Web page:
Wadi Nisnas offers a cultural and culinary experience revealed in the neighborhood narrow alleys
A tour in Wadi Nisnas neighborhood will reveal to you old stone homes, narrow alleys and one particularly colorful market, and it is most recommended not to miss it when visiting the city.
The taste of old times
Wadi Nisnas neighborhood connects, ever since it was set up in the course of the 19th century, between the Hadar neighborhood and Haifa’s downtown. The neighborhood was built as an Arab workers’ neighborhood, turned during the British Mandate period into an active and thriving urban quarter until it was conquered by the “Haganah” forces in 1948. While most of its Arab residents left Haifa at the end of the War of Independence, about 3000 of them chose to stay in the city, some of them in Wadi Nisnas neighborhood. Also currently, most of the neighborhood residents are Arabs, who maintained and preserved the neighborhoods’ Arab identity, including the neighborhood stone buildings, the narrow alleys, the colorful market and more.
A sensory evoking experience
Strolling through the alleys of Wadi Nisnas, and all the more so through the market alleys, evokes quite a few of our senses. The ancient form of construction with Limestone, the arched balconies, the yards planted with vines and pomegranates take us back to the past, creating a rural atmosphere in the heart of the city. These picturesque sights are easily endeared to the eye, being just the first sense that comes alive during a tour in the Wadi. For the sense of smell walking through the Wadi streets constitutes a most special experience. The scent of coffee just being roasted, the spices, familiar more or less, the fresh vegetables and fruits not to be found in any supermarket, and of course the scent of cooked food dishes are carried through the Wadi streets and it is hard to remain indifferent to them.
With the scent comes the appetite, and there is no doubt that you will find very tasty the numerous delicatessens that can be found in the various restaurants and counters of Wadi Nisnas. Old restaurants offer dishes from the traditional cuisine that you have never tasted. In the market the best two Falafel counters in the country are located one opposite the other, so if there is a long line in front of one you don’t have to go far to reach the other. The candy store located at the end of the market is a great way to end the visit to the neighborhood with a sweet taste of more, which will accompany you until your next visit.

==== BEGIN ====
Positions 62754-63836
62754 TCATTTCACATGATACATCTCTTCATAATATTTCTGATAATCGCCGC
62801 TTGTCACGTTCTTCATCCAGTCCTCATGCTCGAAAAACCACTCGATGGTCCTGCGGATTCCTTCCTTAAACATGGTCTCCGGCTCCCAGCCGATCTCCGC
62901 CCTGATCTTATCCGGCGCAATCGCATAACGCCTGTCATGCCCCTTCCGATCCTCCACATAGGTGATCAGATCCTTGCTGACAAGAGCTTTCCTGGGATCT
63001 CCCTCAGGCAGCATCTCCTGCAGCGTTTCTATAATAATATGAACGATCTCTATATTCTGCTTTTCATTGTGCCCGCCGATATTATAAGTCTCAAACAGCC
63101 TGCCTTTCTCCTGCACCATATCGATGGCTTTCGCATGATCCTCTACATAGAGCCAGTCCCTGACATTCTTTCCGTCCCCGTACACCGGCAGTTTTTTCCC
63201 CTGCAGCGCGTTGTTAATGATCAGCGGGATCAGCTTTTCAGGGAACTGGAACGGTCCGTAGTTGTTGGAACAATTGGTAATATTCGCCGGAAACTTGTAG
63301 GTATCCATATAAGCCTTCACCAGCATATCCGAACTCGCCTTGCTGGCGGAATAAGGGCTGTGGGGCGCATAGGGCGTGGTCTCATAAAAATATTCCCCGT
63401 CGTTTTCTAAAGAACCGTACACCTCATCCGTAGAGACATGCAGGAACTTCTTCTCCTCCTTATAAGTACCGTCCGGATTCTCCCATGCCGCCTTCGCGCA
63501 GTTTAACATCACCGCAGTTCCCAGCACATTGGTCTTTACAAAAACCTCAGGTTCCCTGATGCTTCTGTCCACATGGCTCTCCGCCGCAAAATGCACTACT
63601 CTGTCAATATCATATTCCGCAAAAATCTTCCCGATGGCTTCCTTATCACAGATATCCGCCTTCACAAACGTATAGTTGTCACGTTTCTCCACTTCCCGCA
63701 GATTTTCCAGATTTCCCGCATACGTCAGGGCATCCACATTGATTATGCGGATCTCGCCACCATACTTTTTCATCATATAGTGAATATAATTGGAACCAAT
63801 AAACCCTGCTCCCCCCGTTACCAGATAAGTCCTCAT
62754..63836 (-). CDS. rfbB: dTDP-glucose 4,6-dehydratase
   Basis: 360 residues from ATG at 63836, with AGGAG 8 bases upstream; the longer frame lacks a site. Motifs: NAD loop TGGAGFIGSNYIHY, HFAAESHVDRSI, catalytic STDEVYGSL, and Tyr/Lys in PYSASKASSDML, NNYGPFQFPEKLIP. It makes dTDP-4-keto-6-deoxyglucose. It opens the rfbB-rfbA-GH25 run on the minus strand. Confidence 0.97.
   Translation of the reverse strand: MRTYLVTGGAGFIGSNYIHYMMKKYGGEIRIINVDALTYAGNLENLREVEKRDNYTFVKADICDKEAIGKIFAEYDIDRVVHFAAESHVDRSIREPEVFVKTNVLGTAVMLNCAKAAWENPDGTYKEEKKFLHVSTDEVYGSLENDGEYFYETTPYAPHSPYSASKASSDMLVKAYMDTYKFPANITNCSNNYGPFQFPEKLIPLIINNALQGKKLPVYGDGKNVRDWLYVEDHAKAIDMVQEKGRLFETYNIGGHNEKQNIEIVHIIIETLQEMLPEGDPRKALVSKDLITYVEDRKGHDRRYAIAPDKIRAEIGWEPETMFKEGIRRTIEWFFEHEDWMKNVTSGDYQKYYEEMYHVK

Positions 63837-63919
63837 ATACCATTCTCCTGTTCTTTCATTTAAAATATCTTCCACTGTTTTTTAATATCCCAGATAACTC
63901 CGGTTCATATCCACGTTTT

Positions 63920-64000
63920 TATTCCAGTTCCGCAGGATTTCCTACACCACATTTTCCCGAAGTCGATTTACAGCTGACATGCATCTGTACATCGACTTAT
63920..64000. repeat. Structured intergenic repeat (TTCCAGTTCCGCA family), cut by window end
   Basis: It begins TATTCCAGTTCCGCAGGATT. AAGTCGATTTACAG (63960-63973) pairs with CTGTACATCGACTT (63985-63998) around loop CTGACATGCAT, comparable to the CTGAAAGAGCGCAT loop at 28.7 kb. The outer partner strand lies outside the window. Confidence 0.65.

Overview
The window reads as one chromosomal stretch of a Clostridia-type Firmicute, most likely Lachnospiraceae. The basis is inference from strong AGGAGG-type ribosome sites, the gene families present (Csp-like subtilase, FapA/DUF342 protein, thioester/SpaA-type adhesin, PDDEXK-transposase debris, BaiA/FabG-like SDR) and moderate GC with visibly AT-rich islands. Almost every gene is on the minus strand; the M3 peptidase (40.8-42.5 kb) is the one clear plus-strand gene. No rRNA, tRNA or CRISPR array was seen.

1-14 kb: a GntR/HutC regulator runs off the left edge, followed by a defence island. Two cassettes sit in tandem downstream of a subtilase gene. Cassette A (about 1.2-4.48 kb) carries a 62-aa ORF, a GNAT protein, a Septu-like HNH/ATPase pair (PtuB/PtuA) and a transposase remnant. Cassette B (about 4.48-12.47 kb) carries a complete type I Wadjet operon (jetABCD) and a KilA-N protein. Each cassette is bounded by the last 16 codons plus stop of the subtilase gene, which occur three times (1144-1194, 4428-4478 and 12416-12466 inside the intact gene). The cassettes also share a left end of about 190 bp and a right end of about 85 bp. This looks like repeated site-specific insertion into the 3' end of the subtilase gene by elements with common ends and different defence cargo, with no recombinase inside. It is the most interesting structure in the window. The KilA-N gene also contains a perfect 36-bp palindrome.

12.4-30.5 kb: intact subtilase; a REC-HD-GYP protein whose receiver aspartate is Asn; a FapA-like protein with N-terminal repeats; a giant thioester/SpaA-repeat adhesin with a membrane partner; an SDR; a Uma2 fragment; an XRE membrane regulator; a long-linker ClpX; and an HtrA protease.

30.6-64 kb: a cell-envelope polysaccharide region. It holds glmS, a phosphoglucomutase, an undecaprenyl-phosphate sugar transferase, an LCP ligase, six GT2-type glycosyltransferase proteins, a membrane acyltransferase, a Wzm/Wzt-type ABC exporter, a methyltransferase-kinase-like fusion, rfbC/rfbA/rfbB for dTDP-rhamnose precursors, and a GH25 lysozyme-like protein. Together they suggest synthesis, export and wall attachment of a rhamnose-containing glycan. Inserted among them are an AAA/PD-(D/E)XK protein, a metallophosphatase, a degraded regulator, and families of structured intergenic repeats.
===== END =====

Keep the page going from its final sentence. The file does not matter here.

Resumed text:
Religious and Ethnic Co-Existence
Wadi Nisnas neighborhood hosts annually the “Holiday of Holidays” Festival, close to the beginning of the New Year. The festival unites the celebrations of the Jewish Holiday of Hannukah and Christmas, and in some years also the Moslem Ramadan Holiday (in years when it overlaps or falls near the other Holidays) thus symbolizing and celebrating the religious and ethnic co-existence, constituting an inseparable part of Haifa. During the Festival many events take place among them concerts and out-door performances, Christmas Parade and more. Various art exhibitions are displayed in the Wadi alleys as well as in Beit HaGefen (Jewish-Arab Cultural-Social Center) and additional adjacent galleries. Furthermore, unique tours in the neighborhood are held such as a tour with the author Sami Michael, who takes us through the alleys he so beautifully describes in his book “Hatzozra Ba’Wadi” (Trumpet in the Wadi), inspired by Wadi Nisnas, a tour with Emil Habibi, and others.
How to get there?
It is very easy to reach Wadi Nisnas from the Carmelit Ha’Nevi’im or Solel Boneh stations. From Ha’Nevi’im station you turn to Shabtai Levy Street where you will find a stairs leading you to the Wadi streets. If you depart from Solel Boneh Station, descending to the Wadi is through Huri Street.
An additional and delightful way to arrive at the Wadi is through the Stairs Track, which starts at the top of Mount Carmel and descends to the Wadi alleys. On the way you may enjoy going down through the streets of Haifa, which will reveal to you the spectacular view seen from them, extending some days up to Rosh HaNikra. If you chose this track, you will be able to return to the Carmel via the Carmelit, a short ride to Gan Ha’em Station.